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Starting Gate: Don't Leave Angry

Just leave. That's the unmistakable message that's been delivered to Hillary Clinton by the media and even some Democrats since Barack Obama sealed enough delegates to become the presumptive nominee.

Clinton's failure to use her Tuesday night "victory" speech (she did win South Dakota, after all) to flat out end her campaign rankled many who seemed to desperately want to hear two words from her: I quit. It's a measure of the complex relationship America (and the Democratic Party) has with the Clintons that her inability to do so sparked a flurry of speculation that she might still keep her quest up.

Would she really fight the decision on Michigan with the DNC's credentials committee? Would she take it all the way to the convention without conceding an inch, trying to strip Obama of support one superdelegate at a time? Did she have something up her sleeve or know something that nobody else did? "How much more time does she need to be able to say the person she wants to help is Barack Obama?" Rep. Charles Rangel, a staunch Clinton supporter, told the Washington Post. "I don't know what this intrigue is all about."

Of course Clinton didn't help matters when she told a group of supporters Tuesday that she would be "open" to accepting a spot on the ticket if asked. Before Obama had even reached the delegate threshold, she appeared to be stealing the stage, spurring speculation that she would take her half of the party and use it as leverage to force her way into the mix for November. Any other candidate likely would have been given the opportunity to take their time to throw in the towel without the kind of drama Clinton produced.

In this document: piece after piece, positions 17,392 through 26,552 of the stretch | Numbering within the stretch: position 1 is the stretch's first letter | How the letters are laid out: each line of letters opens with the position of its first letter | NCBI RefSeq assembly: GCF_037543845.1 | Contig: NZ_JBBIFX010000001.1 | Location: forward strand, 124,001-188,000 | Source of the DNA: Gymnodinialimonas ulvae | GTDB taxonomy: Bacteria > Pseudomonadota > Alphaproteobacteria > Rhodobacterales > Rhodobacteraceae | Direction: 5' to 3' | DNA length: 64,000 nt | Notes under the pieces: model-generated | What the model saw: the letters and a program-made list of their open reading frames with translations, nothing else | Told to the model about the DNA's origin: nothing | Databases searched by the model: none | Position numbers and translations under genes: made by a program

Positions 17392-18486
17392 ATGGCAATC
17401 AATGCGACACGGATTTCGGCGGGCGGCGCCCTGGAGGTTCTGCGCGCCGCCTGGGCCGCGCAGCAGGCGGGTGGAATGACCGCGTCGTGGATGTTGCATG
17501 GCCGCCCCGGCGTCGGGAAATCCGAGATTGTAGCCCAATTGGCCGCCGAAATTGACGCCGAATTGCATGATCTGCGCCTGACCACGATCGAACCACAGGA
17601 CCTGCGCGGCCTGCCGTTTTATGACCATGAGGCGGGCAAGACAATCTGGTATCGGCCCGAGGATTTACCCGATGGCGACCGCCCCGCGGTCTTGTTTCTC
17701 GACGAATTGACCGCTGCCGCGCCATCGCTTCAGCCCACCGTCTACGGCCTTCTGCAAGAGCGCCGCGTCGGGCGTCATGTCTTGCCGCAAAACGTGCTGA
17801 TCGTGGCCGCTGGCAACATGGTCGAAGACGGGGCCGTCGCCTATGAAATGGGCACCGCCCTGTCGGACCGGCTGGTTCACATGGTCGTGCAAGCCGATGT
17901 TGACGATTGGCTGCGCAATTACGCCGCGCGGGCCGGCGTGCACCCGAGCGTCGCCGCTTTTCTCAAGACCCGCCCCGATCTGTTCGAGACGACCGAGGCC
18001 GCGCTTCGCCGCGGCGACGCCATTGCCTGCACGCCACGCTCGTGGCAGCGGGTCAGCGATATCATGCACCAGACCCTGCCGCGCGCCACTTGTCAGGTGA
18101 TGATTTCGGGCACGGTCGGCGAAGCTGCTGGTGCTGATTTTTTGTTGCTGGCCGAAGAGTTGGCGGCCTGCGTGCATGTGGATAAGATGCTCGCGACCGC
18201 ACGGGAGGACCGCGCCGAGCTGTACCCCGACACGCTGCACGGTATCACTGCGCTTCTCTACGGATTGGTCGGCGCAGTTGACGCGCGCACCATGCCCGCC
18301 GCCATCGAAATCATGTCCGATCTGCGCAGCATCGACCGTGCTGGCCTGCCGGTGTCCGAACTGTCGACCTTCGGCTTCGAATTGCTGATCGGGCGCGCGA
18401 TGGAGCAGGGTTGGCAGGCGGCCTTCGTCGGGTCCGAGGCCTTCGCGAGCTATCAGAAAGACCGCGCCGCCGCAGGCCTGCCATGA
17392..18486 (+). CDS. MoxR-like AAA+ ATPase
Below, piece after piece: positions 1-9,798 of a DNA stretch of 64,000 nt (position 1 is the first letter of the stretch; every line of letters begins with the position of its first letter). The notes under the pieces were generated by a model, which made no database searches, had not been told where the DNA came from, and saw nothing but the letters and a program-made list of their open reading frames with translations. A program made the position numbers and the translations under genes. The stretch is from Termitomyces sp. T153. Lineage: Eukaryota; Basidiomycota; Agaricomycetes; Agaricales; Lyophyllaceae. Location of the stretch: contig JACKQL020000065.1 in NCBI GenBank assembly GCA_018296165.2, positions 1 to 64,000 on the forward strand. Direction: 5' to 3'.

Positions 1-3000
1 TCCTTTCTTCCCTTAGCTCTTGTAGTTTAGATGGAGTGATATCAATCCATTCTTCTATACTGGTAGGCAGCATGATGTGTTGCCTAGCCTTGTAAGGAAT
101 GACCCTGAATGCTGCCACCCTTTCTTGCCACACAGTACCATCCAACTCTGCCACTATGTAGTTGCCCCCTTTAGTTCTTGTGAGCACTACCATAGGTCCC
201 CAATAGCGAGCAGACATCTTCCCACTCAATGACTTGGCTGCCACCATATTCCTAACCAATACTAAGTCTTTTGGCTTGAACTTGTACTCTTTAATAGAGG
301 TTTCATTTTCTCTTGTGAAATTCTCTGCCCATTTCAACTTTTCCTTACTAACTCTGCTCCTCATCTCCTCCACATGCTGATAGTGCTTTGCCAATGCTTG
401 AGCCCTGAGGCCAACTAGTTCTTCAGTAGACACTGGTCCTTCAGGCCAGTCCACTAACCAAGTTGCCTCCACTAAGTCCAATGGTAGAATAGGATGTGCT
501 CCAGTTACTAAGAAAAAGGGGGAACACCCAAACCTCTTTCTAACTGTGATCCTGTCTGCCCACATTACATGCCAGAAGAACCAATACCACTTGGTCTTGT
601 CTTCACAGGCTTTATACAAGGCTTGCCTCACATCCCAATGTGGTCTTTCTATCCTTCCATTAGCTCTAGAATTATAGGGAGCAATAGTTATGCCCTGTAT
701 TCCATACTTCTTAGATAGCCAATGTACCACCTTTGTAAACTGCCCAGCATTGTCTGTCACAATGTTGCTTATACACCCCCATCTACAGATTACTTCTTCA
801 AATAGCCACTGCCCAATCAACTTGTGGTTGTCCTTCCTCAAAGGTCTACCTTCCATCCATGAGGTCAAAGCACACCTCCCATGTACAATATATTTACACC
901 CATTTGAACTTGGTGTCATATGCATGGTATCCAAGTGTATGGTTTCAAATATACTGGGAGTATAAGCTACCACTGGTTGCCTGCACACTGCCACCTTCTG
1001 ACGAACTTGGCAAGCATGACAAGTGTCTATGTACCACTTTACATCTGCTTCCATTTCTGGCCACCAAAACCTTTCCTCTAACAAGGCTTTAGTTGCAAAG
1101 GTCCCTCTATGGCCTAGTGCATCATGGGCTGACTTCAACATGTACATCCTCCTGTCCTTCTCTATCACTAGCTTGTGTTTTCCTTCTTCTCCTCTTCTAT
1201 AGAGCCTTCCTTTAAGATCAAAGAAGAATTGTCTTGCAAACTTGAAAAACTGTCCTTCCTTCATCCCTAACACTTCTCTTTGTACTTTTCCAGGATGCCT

Even late yesterday when word began circulating that she would be making an announcement on Saturday the frenzy continued. Was she dropping out or pulling a repeat of Tuesday when she "acknowledged" Obama's delegate win but didn't give up the fight? Was she quitting or merely "suspending" her campaign for the time being (a mostly meaningless distinction in practical terms)? Would she finally say, "I quit?"

In a middle-of-the-night missive to supporters, Clinton tried to set things straight. "On Saturday, I will extend my congratulations to Senator Obama and my support for his candidacy," she wrote. "This has been a long and hard-fought campaign, but as I have always said, my differences with Senator Obama are small compared to the differences we have with Senator McCain and the Republicans. I have said throughout the campaign that I would strongly support Senator Obama if he were the Democratic Party's nominee, and I intend to deliver on that promise."

The primary campaign is over and the general election has begun in earnest but it's up to Clinton to put some final closure to the party warfare of the past 18 months. And to do so, she has to leave the stage. Will she finally?

Around The Track

  • The DNC shows off the Wall Street Journal op-ed: "Politics has become hi-tech with sophisticated databases, the Internet, TV ads, focus groups and polls. But a lanky Sangamon County, Ill., lawyer described the essential task of politics in 1840 in a letter to his Whig campaign committee. Make a list of the voters, he wrote, ascertain for whom they will vote, have undecided voters talked to by someone they hold in confidence, and, on Election Day, get all Whig voters to the polls." That man, of course, was Abraham Lincoln.
  • Chicago developer Tony Rezko, once a big fundraiser for Obama, was convicted on 16 of 24 corruption charges in his federal trial yesterday.
  • In case you missed it, Obama leads McCain 48 percent to 42 percent in the latest CBS News poll.
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